The Texas Board of Education announced in November that it had made its selections of approved math textbooks for the next school year, even though the group of chosen books contained a total of 109,263 errors. Books of the industry giant Houghton Mifflin accounted for about 86,000. All publishers have guaranteed to correct the errors by the time the books are shipped.
In October, rescue crews in Pittsburgh freed a woman who had become stuck underneath an SUV in front of another woman's house. She told police that she suspected her husband was having an affair with the woman and had crawled around to get a better vantage point for spying. She said she inadvertently fell asleep and, when she awoke, could not crawl out.
Spectacular Errors: In November, a 77-year-old man in Jacksonville, Fla., intending to help his daughter by riding his bicycle to Long Branch Elementary School to pick up her 4-year-old son (his grandson), arrived back home with a kid on the bike but did not realize that he had picked up the wrong boy. Said the picked-up kid's frantic mother, "(The two boys) don't even look alike."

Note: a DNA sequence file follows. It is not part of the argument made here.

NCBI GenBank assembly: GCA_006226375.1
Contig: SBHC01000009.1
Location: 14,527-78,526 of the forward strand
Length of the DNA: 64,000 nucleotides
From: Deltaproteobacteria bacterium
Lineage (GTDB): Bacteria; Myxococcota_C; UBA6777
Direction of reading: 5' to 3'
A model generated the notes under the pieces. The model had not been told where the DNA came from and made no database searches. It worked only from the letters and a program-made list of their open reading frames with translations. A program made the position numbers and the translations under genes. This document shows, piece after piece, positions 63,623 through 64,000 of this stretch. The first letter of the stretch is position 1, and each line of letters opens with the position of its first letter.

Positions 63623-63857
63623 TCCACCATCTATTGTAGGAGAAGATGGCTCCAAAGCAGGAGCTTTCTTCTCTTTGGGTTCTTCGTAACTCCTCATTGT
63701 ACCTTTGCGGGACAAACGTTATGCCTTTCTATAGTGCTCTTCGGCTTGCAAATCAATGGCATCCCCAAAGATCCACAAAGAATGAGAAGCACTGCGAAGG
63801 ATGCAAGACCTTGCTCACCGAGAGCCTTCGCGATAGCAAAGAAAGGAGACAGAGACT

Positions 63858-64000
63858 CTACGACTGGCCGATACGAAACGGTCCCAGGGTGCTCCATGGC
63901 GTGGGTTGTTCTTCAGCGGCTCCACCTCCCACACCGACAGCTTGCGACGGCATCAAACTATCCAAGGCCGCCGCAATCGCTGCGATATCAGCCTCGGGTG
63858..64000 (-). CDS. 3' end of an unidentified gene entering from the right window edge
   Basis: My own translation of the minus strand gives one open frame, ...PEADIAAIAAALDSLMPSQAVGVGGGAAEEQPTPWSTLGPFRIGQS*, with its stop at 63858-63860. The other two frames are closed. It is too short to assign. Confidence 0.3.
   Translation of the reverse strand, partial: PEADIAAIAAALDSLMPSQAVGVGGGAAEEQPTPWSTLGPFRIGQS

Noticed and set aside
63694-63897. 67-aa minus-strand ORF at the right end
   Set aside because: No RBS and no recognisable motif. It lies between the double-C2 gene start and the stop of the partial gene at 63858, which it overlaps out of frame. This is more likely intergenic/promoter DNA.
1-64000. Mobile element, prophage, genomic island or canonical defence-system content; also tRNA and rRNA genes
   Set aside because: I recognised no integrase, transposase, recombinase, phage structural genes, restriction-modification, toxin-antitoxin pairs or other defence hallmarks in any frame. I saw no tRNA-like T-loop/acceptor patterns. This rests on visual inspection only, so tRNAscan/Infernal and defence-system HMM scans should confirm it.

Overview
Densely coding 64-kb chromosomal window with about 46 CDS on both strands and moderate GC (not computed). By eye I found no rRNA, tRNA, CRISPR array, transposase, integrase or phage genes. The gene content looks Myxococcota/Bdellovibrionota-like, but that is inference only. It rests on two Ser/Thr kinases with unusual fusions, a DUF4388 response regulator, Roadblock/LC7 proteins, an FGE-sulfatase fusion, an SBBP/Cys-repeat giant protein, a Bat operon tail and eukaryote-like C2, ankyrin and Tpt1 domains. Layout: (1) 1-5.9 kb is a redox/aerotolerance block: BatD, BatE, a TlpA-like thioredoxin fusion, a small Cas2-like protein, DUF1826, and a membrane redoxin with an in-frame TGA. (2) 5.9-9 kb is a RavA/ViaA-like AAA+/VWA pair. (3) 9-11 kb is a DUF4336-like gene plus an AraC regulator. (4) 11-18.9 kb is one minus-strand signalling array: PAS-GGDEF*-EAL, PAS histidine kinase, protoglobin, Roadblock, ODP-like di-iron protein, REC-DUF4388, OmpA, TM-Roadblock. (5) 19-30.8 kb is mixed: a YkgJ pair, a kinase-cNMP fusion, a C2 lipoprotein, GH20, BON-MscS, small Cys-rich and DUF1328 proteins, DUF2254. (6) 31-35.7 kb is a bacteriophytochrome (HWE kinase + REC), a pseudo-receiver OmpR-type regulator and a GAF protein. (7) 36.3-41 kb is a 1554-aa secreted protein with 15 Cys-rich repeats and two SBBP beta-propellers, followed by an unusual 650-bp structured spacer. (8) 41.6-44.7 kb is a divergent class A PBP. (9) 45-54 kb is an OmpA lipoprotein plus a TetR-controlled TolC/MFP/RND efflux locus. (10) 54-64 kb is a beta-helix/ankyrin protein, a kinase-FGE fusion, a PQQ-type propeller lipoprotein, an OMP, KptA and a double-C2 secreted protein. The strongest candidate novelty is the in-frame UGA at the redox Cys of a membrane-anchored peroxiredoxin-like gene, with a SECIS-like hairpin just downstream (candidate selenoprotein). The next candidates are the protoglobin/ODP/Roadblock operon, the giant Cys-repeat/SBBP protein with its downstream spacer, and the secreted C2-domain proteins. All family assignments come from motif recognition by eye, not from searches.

The Rhode Island Department of Health fined Rhode Island Hospital $50,000 in November because three doctors so far this year have performed neurosurgery on the wrong side of the patients' brains. (Two patients survived.)